The Court granted rehearing in this case and substituted a new opinion and judgment.
Back in December, the Court held that loose gravel was not a special defect and so the plaintiff could not prevail on a negligence theory. But the Court originally held the plaintiff could go back to the trial court on its fall-back theory that the state had actual knowledge of the dangerous condition.
With today’s grant of rehearing, the Court dismisses that secondary theory on procedural grounds. (Justice O’Neill noted her dissent to the grant of rehearing in York.)
Both opinions rejected the idea that loose gravel on the roadway could be a “special defect” for which the state might be subject to tort liability as if the motorist under a mere negligence — that is, if “the governmental unit should have known of a condition that created an unreasonable risk of harm.”
By contrast, for the state to be liable for a mere “premises defect,” the plaintiff would have to establish both the state’s actual knowledge and the plaintiff’s lack of knowledge of the same condition, not merely the state’s negligence.
The Court noted that the statute, while not defining “special defects,” likens them to excavations or obstructions. The Court concluded that loose gravel was not like an excavation or obstruction because it would not be a complete barrier. “Loose gravel does not form a hole in the road or physically block the road like an obstruction or excavation.” The Court noted the a large pile of gravel might indeed be an obstruction, but that a thin layer of loose gravel was in a different category and should be treated under the looser liability standard for mere premises defects.
The Court’s new opinion also disposes of the plaintiff’s premises defect theory without a remand. The state objected to that jury charge and suggested that the premises defect standard be submitted. Because the plaintiff did not ask the jury about actual knowledge questions, he had failed to get essential findings on that theory of liability the first time around.
The obvious lesson is that plaintiffs using a “special defect” theory might do well to also offer these additional questions (and offer additional proof) a a fallback to their principal theory if the appellate court views the condition differently than did the trial court.
A related petition
Texas Department of Transportation v. Gutierrez, No. 07â€‘1013 (per curiam)
The Court disposed of this related opinion, explaining how the case is controlled by today’s decision in York:
This appeal poses the same question we answer in another case decided today, Texas Department of Transportation v. York …: whether loose gravel on a road is a “special defect” under Texas Civil Practice and Remedies Code section 101.022(b). Because the court of appeals’ decision is incompatible with York’s holding that loose gravel is not a special defect as a matter of law, we reverse and dismiss the case for lack of subject-matter jurisdiction.
How the Tort Claims Act applies to jailhouse suicides
Bryan Posey was arrested for assaulting his mother. During the intake procedure, he denied ever having attempted suicide or having suicidal thoughts or tendencies. The standard intake procedure included completion of a Mental Disability/Suicide Screening Form, but the intake officer left blank a question that inquired whether the officer believed Posey to be a medical, mental health, or suicide risk. Posey was then seen by a nurse for a cut on his hand, and the nurse referred him to a psychiatrist for an anger management evaluation. Posey was placed in a holding cell with a cordless telephone. He made repeated, harassing calls to his mother, who requested that he be stopped from calling her. The officers moved Posey to a holding cell with an inoperative telephone. This telephone, however, had a cord. Shortly thereafter, the officers discovered Posey had committed suicide by hanging himself with the telephone cord.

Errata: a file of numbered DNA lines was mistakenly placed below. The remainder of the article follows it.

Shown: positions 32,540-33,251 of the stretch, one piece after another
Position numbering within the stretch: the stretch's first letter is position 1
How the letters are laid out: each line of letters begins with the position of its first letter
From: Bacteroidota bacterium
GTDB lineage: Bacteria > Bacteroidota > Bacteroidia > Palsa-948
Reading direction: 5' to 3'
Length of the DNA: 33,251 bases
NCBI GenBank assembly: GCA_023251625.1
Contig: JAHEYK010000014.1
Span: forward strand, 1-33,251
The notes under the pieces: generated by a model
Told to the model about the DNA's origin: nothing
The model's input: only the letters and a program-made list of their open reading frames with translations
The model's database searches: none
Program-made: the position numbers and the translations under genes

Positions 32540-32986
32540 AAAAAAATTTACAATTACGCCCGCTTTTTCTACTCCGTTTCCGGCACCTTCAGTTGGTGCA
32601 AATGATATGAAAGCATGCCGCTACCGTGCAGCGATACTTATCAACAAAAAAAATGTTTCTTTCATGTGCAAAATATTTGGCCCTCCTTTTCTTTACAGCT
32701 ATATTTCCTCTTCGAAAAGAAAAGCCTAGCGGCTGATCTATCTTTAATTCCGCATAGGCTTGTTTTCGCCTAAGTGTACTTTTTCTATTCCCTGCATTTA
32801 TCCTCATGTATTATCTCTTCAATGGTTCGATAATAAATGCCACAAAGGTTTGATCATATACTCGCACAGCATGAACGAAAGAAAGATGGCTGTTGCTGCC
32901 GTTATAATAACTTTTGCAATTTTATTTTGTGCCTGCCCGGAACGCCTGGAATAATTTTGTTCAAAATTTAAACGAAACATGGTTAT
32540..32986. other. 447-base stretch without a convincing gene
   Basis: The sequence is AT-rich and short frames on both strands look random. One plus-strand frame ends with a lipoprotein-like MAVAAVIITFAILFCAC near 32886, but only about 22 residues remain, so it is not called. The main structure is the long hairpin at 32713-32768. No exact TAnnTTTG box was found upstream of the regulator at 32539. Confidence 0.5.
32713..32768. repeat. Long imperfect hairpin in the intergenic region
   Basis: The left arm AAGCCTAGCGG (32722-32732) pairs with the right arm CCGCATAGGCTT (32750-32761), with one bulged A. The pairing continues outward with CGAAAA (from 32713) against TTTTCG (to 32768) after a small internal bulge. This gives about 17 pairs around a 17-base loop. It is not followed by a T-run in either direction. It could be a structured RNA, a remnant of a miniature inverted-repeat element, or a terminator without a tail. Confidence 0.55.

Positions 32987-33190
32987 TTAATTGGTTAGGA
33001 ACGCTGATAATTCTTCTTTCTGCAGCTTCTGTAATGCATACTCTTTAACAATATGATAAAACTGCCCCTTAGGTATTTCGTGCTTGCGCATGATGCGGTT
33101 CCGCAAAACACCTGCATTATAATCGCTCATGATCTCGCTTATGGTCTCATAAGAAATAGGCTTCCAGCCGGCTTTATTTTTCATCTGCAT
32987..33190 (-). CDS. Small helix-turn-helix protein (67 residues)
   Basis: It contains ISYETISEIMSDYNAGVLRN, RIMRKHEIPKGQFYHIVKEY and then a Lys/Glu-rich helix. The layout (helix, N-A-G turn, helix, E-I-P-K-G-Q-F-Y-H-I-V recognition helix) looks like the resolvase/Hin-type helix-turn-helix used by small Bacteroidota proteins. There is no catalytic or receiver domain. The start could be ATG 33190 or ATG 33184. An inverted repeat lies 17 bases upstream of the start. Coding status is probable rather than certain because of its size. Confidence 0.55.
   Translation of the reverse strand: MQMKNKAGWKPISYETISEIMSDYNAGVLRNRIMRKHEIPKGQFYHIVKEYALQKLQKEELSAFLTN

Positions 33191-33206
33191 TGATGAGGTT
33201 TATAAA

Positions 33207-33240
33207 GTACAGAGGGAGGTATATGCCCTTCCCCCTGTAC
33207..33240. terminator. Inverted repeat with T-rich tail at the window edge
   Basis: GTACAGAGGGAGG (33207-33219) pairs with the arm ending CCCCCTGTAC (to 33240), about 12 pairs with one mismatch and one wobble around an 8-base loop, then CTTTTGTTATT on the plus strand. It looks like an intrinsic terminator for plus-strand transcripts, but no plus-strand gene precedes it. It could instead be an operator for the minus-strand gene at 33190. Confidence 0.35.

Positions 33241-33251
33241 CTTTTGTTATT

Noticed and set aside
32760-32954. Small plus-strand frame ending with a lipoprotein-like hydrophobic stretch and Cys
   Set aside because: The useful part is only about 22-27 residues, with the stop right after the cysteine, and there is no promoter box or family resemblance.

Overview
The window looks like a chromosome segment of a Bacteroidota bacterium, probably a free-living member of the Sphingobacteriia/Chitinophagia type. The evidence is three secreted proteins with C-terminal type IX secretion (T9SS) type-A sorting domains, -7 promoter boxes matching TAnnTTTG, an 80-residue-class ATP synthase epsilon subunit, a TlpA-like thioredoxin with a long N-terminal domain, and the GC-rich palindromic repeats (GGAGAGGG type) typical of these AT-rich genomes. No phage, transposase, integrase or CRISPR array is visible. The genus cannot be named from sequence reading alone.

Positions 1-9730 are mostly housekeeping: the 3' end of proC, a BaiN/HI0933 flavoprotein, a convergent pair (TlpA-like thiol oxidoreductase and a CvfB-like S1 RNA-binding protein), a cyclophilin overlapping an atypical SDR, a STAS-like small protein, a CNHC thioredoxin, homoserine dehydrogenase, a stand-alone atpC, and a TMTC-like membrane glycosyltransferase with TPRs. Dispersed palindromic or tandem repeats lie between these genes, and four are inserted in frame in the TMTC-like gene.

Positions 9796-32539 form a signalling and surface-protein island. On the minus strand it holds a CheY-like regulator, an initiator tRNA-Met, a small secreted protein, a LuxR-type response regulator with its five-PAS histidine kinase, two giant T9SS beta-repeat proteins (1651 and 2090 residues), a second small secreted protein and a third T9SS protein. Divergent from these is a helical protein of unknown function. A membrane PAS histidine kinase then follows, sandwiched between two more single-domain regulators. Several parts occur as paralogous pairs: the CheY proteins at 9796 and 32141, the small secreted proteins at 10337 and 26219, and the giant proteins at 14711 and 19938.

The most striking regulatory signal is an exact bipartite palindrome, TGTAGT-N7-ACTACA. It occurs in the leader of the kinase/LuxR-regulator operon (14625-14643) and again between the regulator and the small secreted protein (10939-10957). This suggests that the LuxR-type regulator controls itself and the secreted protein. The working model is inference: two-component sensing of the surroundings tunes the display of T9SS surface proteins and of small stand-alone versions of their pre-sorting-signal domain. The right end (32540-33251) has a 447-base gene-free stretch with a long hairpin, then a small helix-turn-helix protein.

The lawsuit alleged that the broken, corded telephone was a “condition or use” of state property that would perhaps fit within the Texas Tort Claims Act.
That framework is the Legislature has chosen. Accordingly, instead of focusing on the psychiatric screening, the Court must focus its decision on the telephone. (( The Court ended by directly addressing the argument that the county should be held liable for not properly screening Posey:
Finally, Posey’s parents argue that the county failed to properly assess Posey as a suicide risk, pointing to Posey’s incomplete suicide prevention screening form as evidence that the county’s immunity is waived under the Act. However, the quality of Posey’s assessment has no bearing on the county’s immunity.
The Court concludes that Posey’s use of the telephone was not a “use” of property within the meaning of the Tort Claims Act, because the statute was meant to regulate whether the government uses property negligently. Because Posey was the one handling the property, the statute did not apply.
So, too, the Court rejected the argument that the government should have removed the telephone prior to putting Posey in the cell — that, the Court is forced to explain, would have been a “mis-use” or a “non-use” of property, which are also not covered by the statute.
Nor did the Court believe that the broken “condition” of the phone contributed to this injury. “For a defective condition to be the basis for complaint, the defect must pose a hazard in the intended and ordinary use of the property.” Here, that might have meant electrical shock from exposed wiring when using the phone to attempt a call. But the use Posey made of the property was not the ordinary one.
Accordingly, the Court reversed the court of appeals and dismissed the action as barred by immunity.